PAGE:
Document Type

Conference Paper

Publication Date




Publication Title

ASEE Annual Conference Proceedings


1-13 (26.370)

Conference Name

ASEE Annual Conference and Exposition, Seattle, Washington, June 14-17, 2015


In the Engineering workplace, one must be able to negotiate many genres of writing: he or she must deliver updates, understand technical requirements, weigh project priorities, develop and carry out problem-solving techniques, all while using different forms of technical communication. Engineering work relies on the ability to flexibly transition between a variety of technical writing genres, while also navigating the broad array of technologies required to effectively complete these projects. However, the genres and types of writing present in the workplace do not always reflect the genres and types of writing undergraduate Engineering students complete during coursework. From a Rhetorical Genre Studies (RGS) perspective, this is a problem because genres are not preset templates but rather forms of social action and as such embody a community’s way of knowing, being, and acting; therefore, a disconnect between genres indicates a disconnect between academic and workplace communities of practice, leaving undergraduates underprepared to meet the expectations of workplace communities.

The purpose of the project discussed in this paper is to develop a heuristic of common workplace genres of regional workplaces and explore whether these genres are receiving coverage in the engineering courses at a southeastern, midsize research institution. This exploration emerged from a grant-supported, interdisciplinary faculty learning community consisting of faculty from the Department of English (with Technical and Professional Writing specialties) and different departments in engineering and technology. One of the primary tasks of this community, shaped largely from a Writing in the Disciplines (WID) approach characteristic of the institution’s curricular and assessment bodies, was to map the current state of technical writing genres in engineering courses and to better understand the present gaps, if identified. This task was accomplished through workshop-based discussions and cross-disciplinary collaborative research. Based on the application of RGS methodologies to the interdisciplinary faculty learning community workshop, it is suggested that a genre-based categorization of writing tasks and projects in undergraduate engineering curricula is critically formative in working toward the holistic integration of writing across courses for the sake of preparation and conceptual-based student understanding of writing practices.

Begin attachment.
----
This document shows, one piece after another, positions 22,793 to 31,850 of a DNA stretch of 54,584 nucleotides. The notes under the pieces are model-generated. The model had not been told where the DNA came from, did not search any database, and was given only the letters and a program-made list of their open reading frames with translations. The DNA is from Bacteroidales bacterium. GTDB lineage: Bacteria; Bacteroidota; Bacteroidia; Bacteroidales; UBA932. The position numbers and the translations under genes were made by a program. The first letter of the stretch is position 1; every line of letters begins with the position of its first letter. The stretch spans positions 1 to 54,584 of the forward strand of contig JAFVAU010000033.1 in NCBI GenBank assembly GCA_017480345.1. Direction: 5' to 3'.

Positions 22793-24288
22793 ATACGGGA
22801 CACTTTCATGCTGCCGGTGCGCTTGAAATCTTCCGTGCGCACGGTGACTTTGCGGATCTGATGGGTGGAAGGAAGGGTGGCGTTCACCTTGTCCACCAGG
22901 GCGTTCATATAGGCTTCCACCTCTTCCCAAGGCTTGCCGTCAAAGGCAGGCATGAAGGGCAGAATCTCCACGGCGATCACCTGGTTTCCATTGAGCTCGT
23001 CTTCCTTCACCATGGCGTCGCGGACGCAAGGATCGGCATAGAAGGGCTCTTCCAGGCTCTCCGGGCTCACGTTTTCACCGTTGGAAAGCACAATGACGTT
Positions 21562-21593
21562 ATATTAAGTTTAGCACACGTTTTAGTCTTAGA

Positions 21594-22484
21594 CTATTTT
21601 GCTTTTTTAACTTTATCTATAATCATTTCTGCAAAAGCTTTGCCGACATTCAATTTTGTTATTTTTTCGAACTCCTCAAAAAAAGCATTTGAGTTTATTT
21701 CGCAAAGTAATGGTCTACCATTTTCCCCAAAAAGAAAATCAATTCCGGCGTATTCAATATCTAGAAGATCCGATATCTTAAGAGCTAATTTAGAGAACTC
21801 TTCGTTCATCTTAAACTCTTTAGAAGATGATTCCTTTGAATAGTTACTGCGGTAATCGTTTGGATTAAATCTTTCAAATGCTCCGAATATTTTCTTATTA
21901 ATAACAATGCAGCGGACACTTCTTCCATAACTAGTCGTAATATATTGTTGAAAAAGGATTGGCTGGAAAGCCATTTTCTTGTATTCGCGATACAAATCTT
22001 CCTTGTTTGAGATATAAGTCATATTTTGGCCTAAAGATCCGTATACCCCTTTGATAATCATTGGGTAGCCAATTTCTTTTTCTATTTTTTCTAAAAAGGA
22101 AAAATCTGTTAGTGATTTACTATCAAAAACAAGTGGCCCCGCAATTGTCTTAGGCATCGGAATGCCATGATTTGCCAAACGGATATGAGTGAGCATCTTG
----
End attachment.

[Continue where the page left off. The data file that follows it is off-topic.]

© 2015 American Society for Engineering Education, ASEE Annual Conference Proceedings, Seattle, Washington, June 14-17, 2015.

Original Publication Citation

Jovanovic, V. M., & McKittrick, M., & Pazos, P., & Richards, D., & Romberger, J. (2015), Comparatively mapping genres in academic and workplace engineering environments. Paper presented at 2015 ASEE Annual Conference & Exposition, Seattle, Washington. 10.18260/p.23709


0000-0002-8626-903X (Jovanovic), 0000-0003-4348-7798 (Pazos), 0000-0003-2155-3416 (Richards)